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In recent months, nonprofits, for-profits, and associations alike have all had to quickly pivot operations for greater virtual accessibility and communications. As you’re likely already aware, this was due to the emergence of the COVID-19 pandemic. Fundraising efforts had to be rescheduled and working from home became the new normal. All events had to be canceled, postponed, or altered— something that represented a huge challenge for organizations large and small.
Smartphones have undoubtedly become a central hub of many people’s daily lives. Beyond simply texting, calling or gaming, we’re now using them to make payments and navigate from place to place. Consequently, enormous amounts of personal data is collected, stored and transmitted, even when we’re not using the phone.
The economic impact of the coronavirus pandemic is hitting nonprofits hard. As The New York Times put it, the new mission is survival. Donors are understandably distracted with their own personal affairs. Business owners are busy putting fires out. As a veteran of three nonprofits, including one that weathered both the dot-com bust and the 2008 recession, I want to share how we got through those difficult times.
Think back to the days before you could punch your location into Google Maps and find the fastest route. Go back 20 years, and we all relied on roadside maps. Ten to 15 years ago, we would diligently print off directions from MapQuest and carefully keep our eyes peeled for exit numbers and street signs — no prompt needed. Today, if your phone OS lags or Google Maps is slow to update, you feel absolutely lost, even in the heart of your own city.
A Learning Management System (LMS), aka online training software or e-learning authoring tool, is a must have for nonprofits of all sizes. It offers great convenience and efficiency in training, and it’s steadily becoming more affordable. Although in-person employee training will never become obsolete, new technology has allowed us to not only improve training, but to perfect it.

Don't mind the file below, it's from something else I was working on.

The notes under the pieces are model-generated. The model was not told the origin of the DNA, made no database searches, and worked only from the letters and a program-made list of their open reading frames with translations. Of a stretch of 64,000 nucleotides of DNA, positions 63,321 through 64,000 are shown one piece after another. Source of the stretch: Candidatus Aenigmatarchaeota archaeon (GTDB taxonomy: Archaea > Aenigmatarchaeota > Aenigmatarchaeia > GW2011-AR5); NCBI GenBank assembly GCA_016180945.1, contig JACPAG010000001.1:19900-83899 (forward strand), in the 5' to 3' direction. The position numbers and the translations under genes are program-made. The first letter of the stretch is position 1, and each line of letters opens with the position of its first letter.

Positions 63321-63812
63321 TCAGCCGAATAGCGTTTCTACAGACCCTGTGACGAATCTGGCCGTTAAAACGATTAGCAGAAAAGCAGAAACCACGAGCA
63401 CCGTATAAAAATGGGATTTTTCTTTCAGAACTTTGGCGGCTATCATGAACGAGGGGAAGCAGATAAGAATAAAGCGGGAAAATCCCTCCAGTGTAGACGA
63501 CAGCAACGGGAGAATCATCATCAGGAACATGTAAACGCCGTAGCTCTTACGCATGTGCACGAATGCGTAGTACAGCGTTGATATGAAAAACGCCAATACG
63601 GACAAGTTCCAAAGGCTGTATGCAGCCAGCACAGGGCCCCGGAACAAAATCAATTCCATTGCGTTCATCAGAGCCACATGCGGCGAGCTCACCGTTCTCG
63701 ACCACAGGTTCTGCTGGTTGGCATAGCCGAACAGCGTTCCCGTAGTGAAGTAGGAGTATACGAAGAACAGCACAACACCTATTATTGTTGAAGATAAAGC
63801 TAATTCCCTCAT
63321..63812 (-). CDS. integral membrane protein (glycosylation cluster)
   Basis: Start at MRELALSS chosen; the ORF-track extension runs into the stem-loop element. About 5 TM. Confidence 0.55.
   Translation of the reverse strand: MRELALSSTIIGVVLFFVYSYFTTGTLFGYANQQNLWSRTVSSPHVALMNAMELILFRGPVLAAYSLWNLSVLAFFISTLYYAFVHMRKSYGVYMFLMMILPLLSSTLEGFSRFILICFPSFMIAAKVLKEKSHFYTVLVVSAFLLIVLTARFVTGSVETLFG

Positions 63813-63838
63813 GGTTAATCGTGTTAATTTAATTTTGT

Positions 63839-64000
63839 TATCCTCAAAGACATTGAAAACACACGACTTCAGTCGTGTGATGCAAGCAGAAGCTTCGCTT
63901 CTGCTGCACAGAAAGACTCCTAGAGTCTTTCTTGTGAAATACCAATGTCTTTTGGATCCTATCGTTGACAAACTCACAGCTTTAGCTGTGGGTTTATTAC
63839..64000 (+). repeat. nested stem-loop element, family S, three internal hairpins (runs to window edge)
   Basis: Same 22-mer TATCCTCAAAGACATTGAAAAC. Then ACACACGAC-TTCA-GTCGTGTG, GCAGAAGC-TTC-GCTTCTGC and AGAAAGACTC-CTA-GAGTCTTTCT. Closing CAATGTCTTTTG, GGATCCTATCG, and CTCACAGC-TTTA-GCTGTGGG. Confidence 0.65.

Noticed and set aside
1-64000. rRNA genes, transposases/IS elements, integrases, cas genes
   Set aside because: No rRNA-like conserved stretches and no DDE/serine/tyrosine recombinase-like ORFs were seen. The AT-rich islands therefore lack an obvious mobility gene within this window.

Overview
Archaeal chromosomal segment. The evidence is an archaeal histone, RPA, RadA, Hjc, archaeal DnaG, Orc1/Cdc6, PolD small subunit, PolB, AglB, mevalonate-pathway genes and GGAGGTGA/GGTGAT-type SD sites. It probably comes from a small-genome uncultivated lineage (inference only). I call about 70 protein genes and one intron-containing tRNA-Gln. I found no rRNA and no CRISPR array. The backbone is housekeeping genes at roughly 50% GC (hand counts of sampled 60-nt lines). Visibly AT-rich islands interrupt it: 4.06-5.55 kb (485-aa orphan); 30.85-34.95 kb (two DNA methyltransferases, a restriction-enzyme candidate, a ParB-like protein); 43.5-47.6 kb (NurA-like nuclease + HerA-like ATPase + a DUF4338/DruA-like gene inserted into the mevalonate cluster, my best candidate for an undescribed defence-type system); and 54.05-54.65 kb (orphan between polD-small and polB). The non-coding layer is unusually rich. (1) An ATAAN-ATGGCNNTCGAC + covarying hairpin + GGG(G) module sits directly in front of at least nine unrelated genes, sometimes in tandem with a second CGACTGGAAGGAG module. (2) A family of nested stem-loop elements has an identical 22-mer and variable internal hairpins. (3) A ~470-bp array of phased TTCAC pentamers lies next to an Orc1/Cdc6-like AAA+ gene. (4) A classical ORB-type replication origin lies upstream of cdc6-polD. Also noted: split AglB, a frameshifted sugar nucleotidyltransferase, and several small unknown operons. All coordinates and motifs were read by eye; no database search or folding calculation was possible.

If you run a charity website, you might have mixed feelings about search engine optimisation (SEO). To many people, doing SEO feels like cheating Google or inflating search results. While it is true that SEO is all about raising your search engine rankings, it’s not just about inserting random keywords that match what people are searching for.
It’s common to think data breaches only happen to private/for-profit companies like Target and Home Depot, but nonprofits are targeted too. People Inc., a nonprofit human services agency operating in Western New York, suffered a data breach in 2019 that caused sensitive medical information of its former and current clients to be exposed. Don’t put your organization at risk. Here are some measures you can take to shore up your data security.
Nonprofits need to get rid of cumbersome spreadsheets and adapt to volunteer management tools that are there to help Technology has grown significantly in the nonprofit sector — yet many organizations are slow to adapt to these opportunities. Nonprofits should look at technology as a positive change that makes work easier and more efficient. This is especially true when it comes to the world of volunteer management.
At the end of the day, software technologies, can’t do everything – they are simply tools that help us get through our tasks more efficiently. But if you’re a nonprofit, when implemented successfully, your software tools will help you manage and administer your programs more easily. None of this is truer than when it comes to effective customer relationship management (CRM) platforms.
The demands of the nonprofit sector -- from providing beneficiaries with intensive social support to dealing with management challenges, precarious funding, and long hours -- all make nonprofit burnout a common experience. The good news is that technology can make self-care easier. Here are 10 apps designed to help people check in and keep their stress to manageable levels.